Individuals who value altruism or obtain reputational benefits from the gift may find that the tax breaks sweeten the deal enough to make a gift, the researchers say. “Insider giving is a potent substitute for insider trading,” they say. 

Chances of detection unlikely

It is commonly believed that there’s no law against insider giving, but that’s an overstatement—many state and federal laws constrain manipulative giving. But the laws are less clear and developed than those that restrain insider trading, and the tax code that awards deductions for gifts “appears to be entirely naive to the possibility of manipulative giving,” researchers say. 

As a result, the chances of detection and prosecution are much lower for strategic gifts than for sales, they say.

Several bodies of law, including federal insider-trading law, constrain a person’s ability to trade after learning corporate secrets. The laws surrounding giving are ambiguous, however, and enforcement of insider giving “requires plaintiffs or the government to reach for less familiar tools or seize upon less common facts,” researchers say.

In addition, insider gifts, if made near the beginning of a company’s fiscal year, can be reported more than 400 days after they are donated, as opposed to two days for insider trades, they say.

“It seems that no one is paying attention that far out,” says Ms. Schipani.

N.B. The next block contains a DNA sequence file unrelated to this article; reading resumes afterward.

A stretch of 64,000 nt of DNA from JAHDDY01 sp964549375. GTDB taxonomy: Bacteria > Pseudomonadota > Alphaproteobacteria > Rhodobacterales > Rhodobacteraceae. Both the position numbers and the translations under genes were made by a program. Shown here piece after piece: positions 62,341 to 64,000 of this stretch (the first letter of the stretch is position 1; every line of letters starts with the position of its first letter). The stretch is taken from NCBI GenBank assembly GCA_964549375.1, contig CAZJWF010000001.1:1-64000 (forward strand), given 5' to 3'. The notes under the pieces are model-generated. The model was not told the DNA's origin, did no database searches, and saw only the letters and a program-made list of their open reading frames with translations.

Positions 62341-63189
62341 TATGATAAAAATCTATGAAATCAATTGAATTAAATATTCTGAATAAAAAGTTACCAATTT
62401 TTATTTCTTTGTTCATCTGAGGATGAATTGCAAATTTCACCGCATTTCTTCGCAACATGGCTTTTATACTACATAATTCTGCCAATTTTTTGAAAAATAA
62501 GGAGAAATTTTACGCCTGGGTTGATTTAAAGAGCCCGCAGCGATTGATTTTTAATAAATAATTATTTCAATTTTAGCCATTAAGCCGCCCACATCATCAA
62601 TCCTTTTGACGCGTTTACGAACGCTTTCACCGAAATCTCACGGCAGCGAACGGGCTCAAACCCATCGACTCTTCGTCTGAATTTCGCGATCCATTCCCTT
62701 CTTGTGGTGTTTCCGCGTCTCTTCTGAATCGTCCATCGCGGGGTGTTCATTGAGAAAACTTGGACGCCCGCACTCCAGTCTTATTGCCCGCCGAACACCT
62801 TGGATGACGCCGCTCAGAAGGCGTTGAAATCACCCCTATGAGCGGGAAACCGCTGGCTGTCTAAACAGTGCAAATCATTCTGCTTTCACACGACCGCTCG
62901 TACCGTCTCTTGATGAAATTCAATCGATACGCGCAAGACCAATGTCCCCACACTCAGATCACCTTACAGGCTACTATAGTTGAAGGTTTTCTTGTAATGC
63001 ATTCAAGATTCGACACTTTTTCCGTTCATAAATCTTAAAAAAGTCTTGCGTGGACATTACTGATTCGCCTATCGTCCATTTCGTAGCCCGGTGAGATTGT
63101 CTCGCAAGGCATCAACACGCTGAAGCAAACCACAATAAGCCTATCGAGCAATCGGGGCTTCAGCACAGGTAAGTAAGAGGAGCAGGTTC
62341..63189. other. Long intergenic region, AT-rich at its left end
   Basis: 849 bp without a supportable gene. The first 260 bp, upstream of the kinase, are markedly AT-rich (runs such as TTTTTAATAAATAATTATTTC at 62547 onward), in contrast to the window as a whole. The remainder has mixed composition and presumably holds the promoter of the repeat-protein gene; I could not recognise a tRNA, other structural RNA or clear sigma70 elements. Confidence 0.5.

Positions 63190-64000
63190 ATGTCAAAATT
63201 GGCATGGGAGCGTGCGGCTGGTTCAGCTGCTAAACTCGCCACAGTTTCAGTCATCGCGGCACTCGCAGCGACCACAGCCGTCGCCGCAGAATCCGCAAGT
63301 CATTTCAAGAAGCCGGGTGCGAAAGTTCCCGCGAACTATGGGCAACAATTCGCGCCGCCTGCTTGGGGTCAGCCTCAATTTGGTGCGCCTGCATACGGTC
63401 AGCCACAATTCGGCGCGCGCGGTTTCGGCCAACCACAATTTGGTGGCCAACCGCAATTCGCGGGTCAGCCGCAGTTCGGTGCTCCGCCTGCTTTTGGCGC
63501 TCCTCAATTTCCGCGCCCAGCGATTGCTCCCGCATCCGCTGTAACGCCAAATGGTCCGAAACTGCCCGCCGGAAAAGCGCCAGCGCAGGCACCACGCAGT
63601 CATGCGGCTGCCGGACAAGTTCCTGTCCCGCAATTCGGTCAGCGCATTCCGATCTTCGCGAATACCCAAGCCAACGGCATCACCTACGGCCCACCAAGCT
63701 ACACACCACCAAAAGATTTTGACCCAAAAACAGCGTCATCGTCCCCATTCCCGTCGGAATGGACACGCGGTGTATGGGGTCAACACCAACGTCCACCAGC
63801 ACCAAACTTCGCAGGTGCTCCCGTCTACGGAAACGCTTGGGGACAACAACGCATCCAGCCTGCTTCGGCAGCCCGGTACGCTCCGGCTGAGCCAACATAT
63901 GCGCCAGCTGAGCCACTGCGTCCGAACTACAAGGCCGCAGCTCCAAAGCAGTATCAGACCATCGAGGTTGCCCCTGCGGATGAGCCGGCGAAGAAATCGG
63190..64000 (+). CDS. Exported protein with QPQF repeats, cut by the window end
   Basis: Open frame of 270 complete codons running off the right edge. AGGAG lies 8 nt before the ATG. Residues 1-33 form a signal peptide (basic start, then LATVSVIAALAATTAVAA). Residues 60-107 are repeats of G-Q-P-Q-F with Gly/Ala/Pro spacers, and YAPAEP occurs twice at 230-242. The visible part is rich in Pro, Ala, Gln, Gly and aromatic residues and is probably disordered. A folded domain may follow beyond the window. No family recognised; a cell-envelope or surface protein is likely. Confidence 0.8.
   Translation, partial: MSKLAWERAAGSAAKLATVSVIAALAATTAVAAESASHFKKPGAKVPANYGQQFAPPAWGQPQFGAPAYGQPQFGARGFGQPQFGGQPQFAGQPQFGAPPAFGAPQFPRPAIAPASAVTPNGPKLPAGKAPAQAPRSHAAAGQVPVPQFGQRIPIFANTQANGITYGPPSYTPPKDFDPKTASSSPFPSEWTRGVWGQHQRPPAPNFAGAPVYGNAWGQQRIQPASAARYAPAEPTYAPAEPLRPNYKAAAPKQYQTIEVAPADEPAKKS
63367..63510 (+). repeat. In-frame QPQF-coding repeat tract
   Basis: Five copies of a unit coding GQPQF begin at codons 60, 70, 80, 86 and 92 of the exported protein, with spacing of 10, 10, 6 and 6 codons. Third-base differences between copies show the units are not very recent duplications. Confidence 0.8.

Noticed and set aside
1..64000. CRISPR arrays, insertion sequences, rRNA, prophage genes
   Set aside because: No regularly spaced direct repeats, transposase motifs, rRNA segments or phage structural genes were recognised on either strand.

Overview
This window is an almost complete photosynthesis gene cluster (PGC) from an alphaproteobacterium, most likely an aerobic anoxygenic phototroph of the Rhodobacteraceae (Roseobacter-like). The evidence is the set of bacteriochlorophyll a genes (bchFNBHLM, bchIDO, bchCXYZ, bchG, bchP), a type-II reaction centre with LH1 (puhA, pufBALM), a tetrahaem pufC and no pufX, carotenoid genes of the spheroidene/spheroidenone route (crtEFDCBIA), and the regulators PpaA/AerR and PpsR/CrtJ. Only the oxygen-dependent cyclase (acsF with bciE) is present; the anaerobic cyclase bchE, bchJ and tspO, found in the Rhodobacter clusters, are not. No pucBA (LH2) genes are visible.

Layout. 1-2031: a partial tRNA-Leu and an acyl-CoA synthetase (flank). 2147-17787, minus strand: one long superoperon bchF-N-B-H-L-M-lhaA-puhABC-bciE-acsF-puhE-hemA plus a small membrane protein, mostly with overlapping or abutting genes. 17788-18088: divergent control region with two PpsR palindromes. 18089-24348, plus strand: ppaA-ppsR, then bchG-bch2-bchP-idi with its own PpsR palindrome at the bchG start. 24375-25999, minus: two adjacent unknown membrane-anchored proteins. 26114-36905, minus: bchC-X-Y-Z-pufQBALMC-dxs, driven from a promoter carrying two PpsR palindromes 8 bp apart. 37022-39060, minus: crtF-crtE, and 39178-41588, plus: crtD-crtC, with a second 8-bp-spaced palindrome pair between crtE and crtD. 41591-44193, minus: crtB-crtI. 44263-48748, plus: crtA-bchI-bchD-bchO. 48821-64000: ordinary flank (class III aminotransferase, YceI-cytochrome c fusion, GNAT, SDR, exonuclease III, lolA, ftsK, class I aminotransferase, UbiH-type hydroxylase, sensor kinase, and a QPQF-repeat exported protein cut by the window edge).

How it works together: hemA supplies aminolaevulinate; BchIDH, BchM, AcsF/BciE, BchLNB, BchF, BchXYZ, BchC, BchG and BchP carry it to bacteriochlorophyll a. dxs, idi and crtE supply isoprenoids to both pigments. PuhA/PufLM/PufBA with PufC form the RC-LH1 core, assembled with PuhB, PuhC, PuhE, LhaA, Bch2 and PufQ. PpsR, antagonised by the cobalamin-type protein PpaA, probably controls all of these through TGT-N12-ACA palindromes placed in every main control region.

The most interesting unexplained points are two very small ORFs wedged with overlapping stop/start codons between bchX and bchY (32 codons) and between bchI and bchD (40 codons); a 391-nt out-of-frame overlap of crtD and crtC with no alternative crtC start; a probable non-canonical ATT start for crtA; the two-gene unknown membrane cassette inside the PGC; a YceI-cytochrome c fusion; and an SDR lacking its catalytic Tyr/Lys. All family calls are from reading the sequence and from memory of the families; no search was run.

Suggested overhauls

Some may be inclined to defend insider giving—“after all, it is charity”—but it is not inherently harmless, says Ms. Schipani.

Deductions are available for charitable giving to encourage generous philanthropy, but here society has gotten a bad deal, the researchers say, sometimes granting a large tax deduction for a trivial gift.

The researchers call on regulators to ensure that stock gifts are subject to the same reporting requirements as sales and to extend all prohibitions on insider trading to insider gifts.

“There is reasonable argument” that 10b-5—one of the most important rules promulgated by the Securities and Exchange Commission to target securities fraud—and Regulation Fair Disclosure, an SEC regulation addressing the selective disclosure of information by publicly traded companies and other issuers, already prohibit insider giving.

But “the law should be clear,” the researchers say.

Amending the tax code so that donors who give stocks are required to pay capital-gains tax or so that the valuation for purposes of the tax deduction must be averaged over a period of time would dissuade the illicit timing of gifts, the researchers add.

“The SEC aggressively investigates insider trading in all of its forms under our existing rules,” an SEC spokesperson says. “We also continue to pursue enhancements to our oversight of insider trading and are considering refinement of our rules relating to 10b5-1 plans.” These plans are used by corporate insiders to avoid insider-trading claims when buying or selling their own company’s stock.

Ms. Maxey is a writer in Union City, N.J. She can be reached at